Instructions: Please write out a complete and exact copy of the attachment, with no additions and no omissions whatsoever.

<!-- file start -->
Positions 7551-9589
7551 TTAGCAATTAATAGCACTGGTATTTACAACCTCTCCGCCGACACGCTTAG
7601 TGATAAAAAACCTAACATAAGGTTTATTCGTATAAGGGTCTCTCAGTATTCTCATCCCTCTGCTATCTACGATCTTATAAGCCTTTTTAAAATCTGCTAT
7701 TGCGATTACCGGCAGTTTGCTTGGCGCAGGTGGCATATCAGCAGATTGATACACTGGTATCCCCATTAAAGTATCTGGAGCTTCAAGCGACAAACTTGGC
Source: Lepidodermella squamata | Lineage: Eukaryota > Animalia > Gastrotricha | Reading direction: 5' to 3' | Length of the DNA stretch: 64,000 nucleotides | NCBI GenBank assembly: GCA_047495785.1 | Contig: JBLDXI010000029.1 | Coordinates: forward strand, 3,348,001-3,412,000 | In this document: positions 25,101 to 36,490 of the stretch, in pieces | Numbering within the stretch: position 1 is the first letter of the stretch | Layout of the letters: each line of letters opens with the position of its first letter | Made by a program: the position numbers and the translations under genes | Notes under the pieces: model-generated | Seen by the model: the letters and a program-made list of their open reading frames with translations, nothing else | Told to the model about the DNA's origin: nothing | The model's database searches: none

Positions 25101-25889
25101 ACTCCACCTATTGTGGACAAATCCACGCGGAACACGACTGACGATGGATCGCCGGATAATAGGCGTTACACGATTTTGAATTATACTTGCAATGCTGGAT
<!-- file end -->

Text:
Positions 7551-9589
7551 TTAGCAATTAATAGCACTGGTATTTACAACCTCTCCGCCGACACGCTTAG
7601 TGATAAAAAACCTAACATAAGGTTTATTCGTATAAGGGTCTCTCAGTATTCTCATCCCTCTGCTATCTACGATCTTATAAGCCTTTTTAAAATCTGCTAT
7701 TGCGATTACCGGCAGTTTGCTTGGCGCAGGTGGCATATCAGCAGATTGATACACTGGTATCCCCATTAAAGTATCTGGAGCTTCAAGCGACAAACTTGGC
Source: Lepidodermella squamata | Lineage: Eukaryota > Animalia > Gastrotricha | Reading direction: 5' to 3' | Length of the DNA stretch: 64,000 nucleotides | NCBI GenBank assembly: GCA_047495785.1 | Contig: JBLDXI010000029.1 | Coordinates: forward strand, 3,348,001-3,412,000 | In this document: positions 25,101 to 36,490 of the stretch, in pieces | Numbering within the stretch: position 1 is the first letter of the stretch | Layout of the letters: each line of letters opens with the position of its first letter | Made by a program: the position numbers and the translations under genes | Notes under the pieces: model-generated | Seen by the model: the letters and a program-made list of their open reading frames with translations, nothing else | Told to the model about the DNA's origin: nothing | The model's database searches: none

Positions 25101-25889
25101 ACTCCACCTATTGTGGACAAATCCACGCGGAACACGACTGACGATGGATCGCCGGATAATAGGCGTTACACGATTTTGAATTATACTTGCAATGCTGGAT